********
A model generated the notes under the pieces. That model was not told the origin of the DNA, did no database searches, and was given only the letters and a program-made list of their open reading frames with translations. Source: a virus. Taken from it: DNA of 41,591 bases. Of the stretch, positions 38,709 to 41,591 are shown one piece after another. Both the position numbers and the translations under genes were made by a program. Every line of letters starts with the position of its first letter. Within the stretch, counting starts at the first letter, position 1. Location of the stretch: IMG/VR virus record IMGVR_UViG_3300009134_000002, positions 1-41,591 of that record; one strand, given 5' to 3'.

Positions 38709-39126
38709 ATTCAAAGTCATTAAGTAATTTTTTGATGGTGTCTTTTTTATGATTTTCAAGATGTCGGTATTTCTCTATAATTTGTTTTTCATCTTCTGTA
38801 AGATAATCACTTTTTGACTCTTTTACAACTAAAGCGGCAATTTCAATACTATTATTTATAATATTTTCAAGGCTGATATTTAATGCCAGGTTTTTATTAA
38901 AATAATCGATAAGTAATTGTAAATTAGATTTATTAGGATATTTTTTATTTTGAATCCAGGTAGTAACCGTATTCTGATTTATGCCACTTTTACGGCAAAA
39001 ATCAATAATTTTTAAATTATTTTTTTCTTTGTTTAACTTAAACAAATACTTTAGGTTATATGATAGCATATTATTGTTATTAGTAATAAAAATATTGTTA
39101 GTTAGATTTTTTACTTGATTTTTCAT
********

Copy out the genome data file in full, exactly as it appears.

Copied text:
A model generated the notes under the pieces. That model was not told the origin of the DNA, did no database searches, and was given only the letters and a program-made list of their open reading frames with translations. Source: a virus. Taken from it: DNA of 41,591 bases. Of the stretch, positions 38,709 to 41,591 are shown one piece after another. Both the position numbers and the translations under genes were made by a program. Every line of letters starts with the position of its first letter. Within the stretch, counting starts at the first letter, position 1. Location of the stretch: IMG/VR virus record IMGVR_UViG_3300009134_000002, positions 1-41,591 of that record; one strand, given 5' to 3'.

Positions 38709-39126
38709 ATTCAAAGTCATTAAGTAATTTTTTGATGGTGTCTTTTTTATGATTTTCAAGATGTCGGTATTTCTCTATAATTTGTTTTTCATCTTCTGTA
38801 AGATAATCACTTTTTGACTCTTTTACAACTAAAGCGGCAATTTCAATACTATTATTTATAATATTTTCAAGGCTGATATTTAATGCCAGGTTTTTATTAA
38901 AATAATCGATAAGTAATTGTAAATTAGATTTATTAGGATATTTTTTATTTTGAATCCAGGTAGTAACCGTATTCTGATTTATGCCACTTTTACGGCAAAA
39001 ATCAATAATTTTTAAATTATTTTTTTCTTTGTTTAACTTAAACAAATACTTTAGGTTATATGATAGCATATTATTGTTATTAGTAATAAAAATATTGTTA
39101 GTTAGATTTTTTACTTGATTTTTCAT